In the Old Testament, God demanded sacrifices to make atonement for sins(Lev 17:11). However, in the New Testament it says, “…For it is not possible that the blood of bulls and goats could take away sins” (Hebrews 10:1-4). In order to figure out this conundrum, we first make a distinction between those ceremonies/sacred works which are sacraments and those which are sacrifices. Next, we make a distinction between the two kinds of sacrifices: propitiatory and eucharistic. Our high Priest, according to both His human and divine natures, made the only propitiatory sacrifice to merit the forgiveness of sins. All other sacrifices are eucharistic sacrifices, which do not merit forgiveness, but instead give honor and thanks to God for the forgiveness of sins which a person has already received.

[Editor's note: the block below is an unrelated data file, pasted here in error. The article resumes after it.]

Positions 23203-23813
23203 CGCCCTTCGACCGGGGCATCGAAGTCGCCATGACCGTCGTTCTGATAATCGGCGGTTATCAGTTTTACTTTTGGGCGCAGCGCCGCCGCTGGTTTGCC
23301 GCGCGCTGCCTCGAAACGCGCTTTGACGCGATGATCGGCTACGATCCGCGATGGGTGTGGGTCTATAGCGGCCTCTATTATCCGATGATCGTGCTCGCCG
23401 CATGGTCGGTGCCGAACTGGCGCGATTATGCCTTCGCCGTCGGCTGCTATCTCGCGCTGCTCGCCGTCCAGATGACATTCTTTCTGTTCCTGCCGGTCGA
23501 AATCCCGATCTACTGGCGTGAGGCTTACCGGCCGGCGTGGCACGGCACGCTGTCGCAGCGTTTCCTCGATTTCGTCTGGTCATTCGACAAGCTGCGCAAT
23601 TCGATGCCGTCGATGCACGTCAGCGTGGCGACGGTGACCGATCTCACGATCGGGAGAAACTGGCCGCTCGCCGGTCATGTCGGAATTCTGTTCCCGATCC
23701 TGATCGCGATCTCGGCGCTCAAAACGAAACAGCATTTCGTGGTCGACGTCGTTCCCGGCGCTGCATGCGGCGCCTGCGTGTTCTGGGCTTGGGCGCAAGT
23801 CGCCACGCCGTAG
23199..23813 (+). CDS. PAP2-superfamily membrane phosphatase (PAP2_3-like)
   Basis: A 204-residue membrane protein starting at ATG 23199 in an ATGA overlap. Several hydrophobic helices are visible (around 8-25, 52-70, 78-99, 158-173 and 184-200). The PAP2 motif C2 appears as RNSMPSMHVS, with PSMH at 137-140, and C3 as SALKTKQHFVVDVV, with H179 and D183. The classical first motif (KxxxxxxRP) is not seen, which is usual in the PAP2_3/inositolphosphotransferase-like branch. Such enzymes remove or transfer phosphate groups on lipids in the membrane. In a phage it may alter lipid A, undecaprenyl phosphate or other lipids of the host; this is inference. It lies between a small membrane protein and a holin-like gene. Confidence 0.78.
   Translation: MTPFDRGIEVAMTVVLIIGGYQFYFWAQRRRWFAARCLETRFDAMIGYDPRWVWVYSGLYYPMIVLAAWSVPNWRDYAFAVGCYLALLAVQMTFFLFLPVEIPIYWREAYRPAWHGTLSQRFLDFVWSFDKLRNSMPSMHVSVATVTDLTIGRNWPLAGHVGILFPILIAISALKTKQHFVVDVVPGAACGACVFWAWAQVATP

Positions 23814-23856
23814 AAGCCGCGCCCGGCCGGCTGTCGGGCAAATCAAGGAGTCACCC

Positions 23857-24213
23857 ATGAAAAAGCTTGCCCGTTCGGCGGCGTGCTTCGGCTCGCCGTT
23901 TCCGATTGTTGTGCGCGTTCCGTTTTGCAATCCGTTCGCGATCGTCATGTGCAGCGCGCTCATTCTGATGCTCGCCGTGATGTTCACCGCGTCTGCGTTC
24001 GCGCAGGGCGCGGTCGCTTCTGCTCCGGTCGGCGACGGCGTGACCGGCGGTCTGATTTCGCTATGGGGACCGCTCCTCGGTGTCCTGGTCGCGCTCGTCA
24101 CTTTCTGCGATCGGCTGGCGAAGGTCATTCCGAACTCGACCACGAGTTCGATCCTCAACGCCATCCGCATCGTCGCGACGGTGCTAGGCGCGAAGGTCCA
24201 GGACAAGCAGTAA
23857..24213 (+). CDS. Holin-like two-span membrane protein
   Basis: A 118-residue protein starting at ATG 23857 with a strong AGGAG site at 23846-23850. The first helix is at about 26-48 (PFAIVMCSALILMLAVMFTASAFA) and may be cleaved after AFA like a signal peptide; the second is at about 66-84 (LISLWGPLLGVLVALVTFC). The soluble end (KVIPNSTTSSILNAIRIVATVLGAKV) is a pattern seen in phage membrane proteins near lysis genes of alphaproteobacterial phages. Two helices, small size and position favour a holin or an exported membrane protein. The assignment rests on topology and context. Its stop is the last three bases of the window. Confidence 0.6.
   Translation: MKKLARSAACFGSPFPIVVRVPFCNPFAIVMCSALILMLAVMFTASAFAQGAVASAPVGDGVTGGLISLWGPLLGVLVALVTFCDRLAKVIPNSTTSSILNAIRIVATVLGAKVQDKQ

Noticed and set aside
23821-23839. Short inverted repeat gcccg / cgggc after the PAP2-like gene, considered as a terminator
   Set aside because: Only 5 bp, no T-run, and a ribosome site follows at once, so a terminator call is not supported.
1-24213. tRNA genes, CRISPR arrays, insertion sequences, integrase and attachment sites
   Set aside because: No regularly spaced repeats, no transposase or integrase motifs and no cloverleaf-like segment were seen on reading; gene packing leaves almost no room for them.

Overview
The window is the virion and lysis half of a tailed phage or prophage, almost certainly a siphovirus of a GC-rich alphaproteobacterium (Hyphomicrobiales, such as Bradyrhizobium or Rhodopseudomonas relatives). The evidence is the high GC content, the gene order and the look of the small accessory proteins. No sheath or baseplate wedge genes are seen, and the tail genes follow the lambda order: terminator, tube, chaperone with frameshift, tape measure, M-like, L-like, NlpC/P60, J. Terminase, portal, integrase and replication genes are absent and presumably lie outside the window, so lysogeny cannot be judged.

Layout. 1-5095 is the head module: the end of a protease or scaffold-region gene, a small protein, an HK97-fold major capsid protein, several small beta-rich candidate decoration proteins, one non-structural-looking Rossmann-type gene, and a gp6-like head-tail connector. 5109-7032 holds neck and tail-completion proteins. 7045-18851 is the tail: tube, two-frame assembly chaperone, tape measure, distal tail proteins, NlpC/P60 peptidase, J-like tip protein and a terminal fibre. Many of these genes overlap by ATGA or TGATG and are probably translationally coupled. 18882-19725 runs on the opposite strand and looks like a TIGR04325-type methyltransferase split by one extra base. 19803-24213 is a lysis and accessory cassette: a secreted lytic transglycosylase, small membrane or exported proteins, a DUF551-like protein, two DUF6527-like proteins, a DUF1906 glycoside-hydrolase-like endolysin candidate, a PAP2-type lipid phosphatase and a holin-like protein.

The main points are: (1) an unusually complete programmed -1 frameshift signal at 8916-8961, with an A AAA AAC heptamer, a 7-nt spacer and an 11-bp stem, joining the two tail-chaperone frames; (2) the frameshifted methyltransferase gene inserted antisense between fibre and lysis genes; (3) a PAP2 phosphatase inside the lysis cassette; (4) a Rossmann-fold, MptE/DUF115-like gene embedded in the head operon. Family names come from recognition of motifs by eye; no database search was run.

The Apology to the Augsburg Confession, XXIV, 27 makes it clear that, “The Jews also did not understand their ceremonies aright, and imagined that they were righteous before God when they had wrought works ex opere operato. Against this the prophets contend with the greatest earnestness.” The Old Testament Prophets continued to condemn the opinion of the people who thought that God was pleased with works-righteous sacrifices, simply on account of their having done the work apart from faith.